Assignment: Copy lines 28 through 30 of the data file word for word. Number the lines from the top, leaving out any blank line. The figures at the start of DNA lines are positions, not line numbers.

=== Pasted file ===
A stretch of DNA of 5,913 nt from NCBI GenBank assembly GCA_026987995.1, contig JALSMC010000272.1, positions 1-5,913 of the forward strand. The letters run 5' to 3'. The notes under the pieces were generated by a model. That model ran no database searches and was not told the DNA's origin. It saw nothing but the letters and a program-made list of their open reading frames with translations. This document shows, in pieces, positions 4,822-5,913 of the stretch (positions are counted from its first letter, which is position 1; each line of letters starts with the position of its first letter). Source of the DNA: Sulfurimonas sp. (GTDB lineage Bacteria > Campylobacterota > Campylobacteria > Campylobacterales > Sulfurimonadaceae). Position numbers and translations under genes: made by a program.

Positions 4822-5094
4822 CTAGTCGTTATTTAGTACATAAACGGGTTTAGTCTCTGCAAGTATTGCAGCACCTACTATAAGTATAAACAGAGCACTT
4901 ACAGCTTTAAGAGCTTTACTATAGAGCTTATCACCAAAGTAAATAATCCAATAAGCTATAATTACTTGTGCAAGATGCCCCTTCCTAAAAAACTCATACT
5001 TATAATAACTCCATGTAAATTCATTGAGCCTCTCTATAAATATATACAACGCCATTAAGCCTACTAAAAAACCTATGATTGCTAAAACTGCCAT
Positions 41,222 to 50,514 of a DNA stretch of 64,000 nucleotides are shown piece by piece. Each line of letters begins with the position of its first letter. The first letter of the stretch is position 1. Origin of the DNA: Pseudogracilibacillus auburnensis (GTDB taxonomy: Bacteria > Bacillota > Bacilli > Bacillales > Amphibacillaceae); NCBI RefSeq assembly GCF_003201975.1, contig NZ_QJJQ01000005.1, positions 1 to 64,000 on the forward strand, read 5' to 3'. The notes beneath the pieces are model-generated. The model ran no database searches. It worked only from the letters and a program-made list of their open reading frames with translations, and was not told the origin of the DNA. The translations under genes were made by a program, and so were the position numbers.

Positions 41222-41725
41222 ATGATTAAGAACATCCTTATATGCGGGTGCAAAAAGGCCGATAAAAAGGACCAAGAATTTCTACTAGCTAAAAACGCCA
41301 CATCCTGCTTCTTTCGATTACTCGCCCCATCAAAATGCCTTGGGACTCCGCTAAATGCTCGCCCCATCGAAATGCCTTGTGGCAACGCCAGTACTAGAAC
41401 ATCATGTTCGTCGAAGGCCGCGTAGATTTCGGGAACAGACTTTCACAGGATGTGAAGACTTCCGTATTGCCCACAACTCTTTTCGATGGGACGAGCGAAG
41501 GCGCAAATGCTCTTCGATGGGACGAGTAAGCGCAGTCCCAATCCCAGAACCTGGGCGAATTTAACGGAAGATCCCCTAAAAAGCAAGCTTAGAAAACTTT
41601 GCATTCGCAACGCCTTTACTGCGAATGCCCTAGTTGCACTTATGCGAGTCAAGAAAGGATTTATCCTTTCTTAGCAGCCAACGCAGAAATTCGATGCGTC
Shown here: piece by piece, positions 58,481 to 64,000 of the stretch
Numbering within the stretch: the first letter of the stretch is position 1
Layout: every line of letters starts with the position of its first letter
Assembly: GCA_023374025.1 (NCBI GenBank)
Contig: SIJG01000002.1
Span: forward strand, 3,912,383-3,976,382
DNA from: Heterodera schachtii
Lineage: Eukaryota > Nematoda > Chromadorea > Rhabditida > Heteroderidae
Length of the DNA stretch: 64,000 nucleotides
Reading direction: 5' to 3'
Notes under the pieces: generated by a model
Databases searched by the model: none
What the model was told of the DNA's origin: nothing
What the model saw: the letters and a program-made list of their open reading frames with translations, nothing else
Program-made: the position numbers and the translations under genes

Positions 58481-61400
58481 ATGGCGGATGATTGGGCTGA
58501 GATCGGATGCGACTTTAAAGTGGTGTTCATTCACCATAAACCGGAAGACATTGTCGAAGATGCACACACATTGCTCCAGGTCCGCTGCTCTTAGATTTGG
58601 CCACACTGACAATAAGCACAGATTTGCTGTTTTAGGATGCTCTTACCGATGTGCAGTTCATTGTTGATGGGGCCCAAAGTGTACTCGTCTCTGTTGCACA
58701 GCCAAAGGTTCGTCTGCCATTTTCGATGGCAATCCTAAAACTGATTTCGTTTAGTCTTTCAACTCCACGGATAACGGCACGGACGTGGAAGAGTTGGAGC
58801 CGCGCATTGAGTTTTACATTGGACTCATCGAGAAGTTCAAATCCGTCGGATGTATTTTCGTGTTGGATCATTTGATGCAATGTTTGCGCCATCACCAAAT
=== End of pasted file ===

Positions 58481-61400
58481 ATGGCGGATGATTGGGCTGA
58501 GATCGGATGCGACTTTAAAGTGGTGTTCATTCACCATAAACCGGAAGACATTGTCGAAGATGCACACACATTGCTCCAGGTCCGCTGCTCTTAGATTTGG